Nick Mu­nier

Irish Examiner - Weekend - - Upfront - Chef, restau­rant owner and artist

I’ve been on a lit­tle va­ca­tion from res­tau­rants and pub­lic life, con­cen­trat­ing on my paint­ing. All through my ca­reer as a chef and restau­rant owner and TV pre­sen­ter on RTE’s Masterchef and ITV’s Hells

Kitchen, I dab­bled in paint­ing. It re­ally be­gan 20 years ago when I went into ther­apy to deal with my anger. The ther­a­pist kept en­cour­ag­ing me to get a hobby. One day he threw a draw­ing pad down on the ta­ble and chal­lenged me to start cre­at­ing pic­tures, say­ing that he didn’t think I’d suc­ceed. That gave me the psy­cho­log­i­cal push I needed to get started: it mo­ti­vated me to prove him wrong. To wind down from work, I’d paint at home in the kitchen. Then in a shed in the gar­den. But over a year ago things re­ally started to fall apart for me and paint­ing be­came more than a way to wind down — it be­came my refuge. I’d seen the demise of my mar­riage, and then I had to face the demise of my re­cently opened restau­rant Av­enue, hav­ing al­ready lost the first restau­rant I’d set up, Pichet. I felt I’d lost ev­ery­thing, in­clud­ing my con­fi­dence. It was hor­rific. I was down to my last fiver and had to ask my par­ents to sup­port me. But of course it was my pride that was hurt. I re­treated back in­side my­self and threw my­self into paint­ing. Now, I’m show­ing the body of work that has come out of that pe­riod in an ex­hi­bi­tion called Va­ca­tion. I’m 51 and thought Av­enue was go­ing to be my legacy restau­rant, but here I am hav­ing to start all over again. In some ways, I feel like I’m 17 all over again. When I ac­tu­ally was 17, I moved to Lon­don from Kent, where my par­ents ran a lit­tle ho­tel, and be­gan my ca­reer work­ing with the Roux Broth­ers back in the day. I had a nat­u­ral abil­ity for restau­rant work as I’m quite af­fa­ble, and I went on to work in many high pro­file es­tab­lish­ments. My idea of mis­ery is do­ing 9 to 5. No dis­re­spect to those who do so but life is ex­tremely short and what’s the point of ex­ist­ing in­stead of re­ally liv­ing. I was quite a ner­vous child. I was eas­ily dis­tracted and found it hard to con­cen­trate in school. I can still get a bit ner­vous about things. I think ev­ery­one suf­fers from nerves to some ex­tent but I tend to over­come mine by jump­ing head­first into new things. My big­gest fault is that I trust too eas­ily and get over ex­cited about projects and where they might lead. I paint in acrylics as I don’t have the pa­tience for oils - ab­stract pic­tures mainly. I nor­mally have four or five paint­ings on the go. I’ve no for­mal train­ing. I’d get bored learn­ing in a class en­vi­ron­ment, same as with cook­ing - I be­lieve all the best chefs are self taught. I’d love to get back into work­ing in res­tau­rants and I know that in re­al­ity I will prob­a­bly have to go back to the day job but I’m find­ing it hard to find a suit­able po­si­tion work­ing for some­one else. Once you’ve worked for your­self, peo­ple seem to have this fear that you may leave…. If I could be some­one else for a day I’d be Yves Saint Lau­rent. I love ev­ery­thing about the clothes and de­sign of that pe­riod. I think tal­ent is more im­por­tant than am­bi­tion. Am­bi­tion can lead you down de­struc­tive paths but tal­ent will al­ways pre­vail. My great­est fear is not be­ing able to do all the things I want to do be­fore I’m no longer able to do them. I didn’t think much about an af­ter­life un­til my fa­ther passed away in July. It has hit home for me that there might in fact be some­thing after this life. The les­son so far is that you have to keep go­ing and to be pos­i­tive and re­alise that other peo­ple are of­ten the cause of all the neg­a­tiv­ity. So I try not to get too an­gry with peo­ple - or to over think things. That’s why I’m fo­cus­ing on the art.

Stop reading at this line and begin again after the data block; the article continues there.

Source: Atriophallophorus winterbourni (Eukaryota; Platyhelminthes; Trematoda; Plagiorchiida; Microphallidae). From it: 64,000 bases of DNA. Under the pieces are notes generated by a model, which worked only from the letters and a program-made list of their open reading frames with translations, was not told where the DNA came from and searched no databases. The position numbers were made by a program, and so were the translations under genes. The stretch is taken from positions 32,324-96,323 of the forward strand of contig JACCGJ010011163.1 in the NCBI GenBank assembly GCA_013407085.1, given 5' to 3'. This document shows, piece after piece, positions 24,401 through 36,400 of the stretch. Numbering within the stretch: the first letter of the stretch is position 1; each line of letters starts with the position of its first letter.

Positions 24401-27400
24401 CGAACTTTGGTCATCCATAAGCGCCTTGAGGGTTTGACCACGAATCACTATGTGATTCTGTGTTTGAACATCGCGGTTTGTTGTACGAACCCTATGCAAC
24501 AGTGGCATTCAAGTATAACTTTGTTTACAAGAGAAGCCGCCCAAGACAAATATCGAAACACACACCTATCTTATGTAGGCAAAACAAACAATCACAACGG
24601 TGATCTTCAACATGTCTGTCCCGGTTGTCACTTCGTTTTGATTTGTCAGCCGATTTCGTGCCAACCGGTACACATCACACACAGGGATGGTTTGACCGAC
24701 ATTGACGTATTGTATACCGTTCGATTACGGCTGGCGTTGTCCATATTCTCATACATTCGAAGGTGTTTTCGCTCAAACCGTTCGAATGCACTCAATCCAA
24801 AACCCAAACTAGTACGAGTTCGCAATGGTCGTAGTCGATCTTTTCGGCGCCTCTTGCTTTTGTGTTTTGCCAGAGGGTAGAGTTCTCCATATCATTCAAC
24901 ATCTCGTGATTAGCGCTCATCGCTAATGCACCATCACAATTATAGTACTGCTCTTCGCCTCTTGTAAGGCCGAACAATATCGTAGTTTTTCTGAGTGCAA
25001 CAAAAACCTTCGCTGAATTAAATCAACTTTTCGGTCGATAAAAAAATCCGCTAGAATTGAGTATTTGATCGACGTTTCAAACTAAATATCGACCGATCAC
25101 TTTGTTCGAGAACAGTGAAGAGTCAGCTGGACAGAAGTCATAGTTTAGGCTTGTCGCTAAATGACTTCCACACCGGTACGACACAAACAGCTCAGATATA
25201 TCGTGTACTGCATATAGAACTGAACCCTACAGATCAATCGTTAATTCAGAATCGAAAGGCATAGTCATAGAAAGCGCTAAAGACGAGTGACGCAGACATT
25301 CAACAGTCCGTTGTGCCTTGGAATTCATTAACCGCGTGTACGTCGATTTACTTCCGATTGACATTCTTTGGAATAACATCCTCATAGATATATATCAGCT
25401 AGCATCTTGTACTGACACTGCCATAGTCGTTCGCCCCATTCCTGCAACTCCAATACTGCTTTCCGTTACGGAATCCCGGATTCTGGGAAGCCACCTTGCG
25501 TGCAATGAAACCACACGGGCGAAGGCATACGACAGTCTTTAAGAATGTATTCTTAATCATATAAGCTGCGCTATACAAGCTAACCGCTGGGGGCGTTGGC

Restau­ra­teur and artist Nick Mu­nier is show­cas­ing a se­lec­tion of his lat­est paint­ings at The Gallery@Fram­ex­perts in Ranelagh in Dublin.

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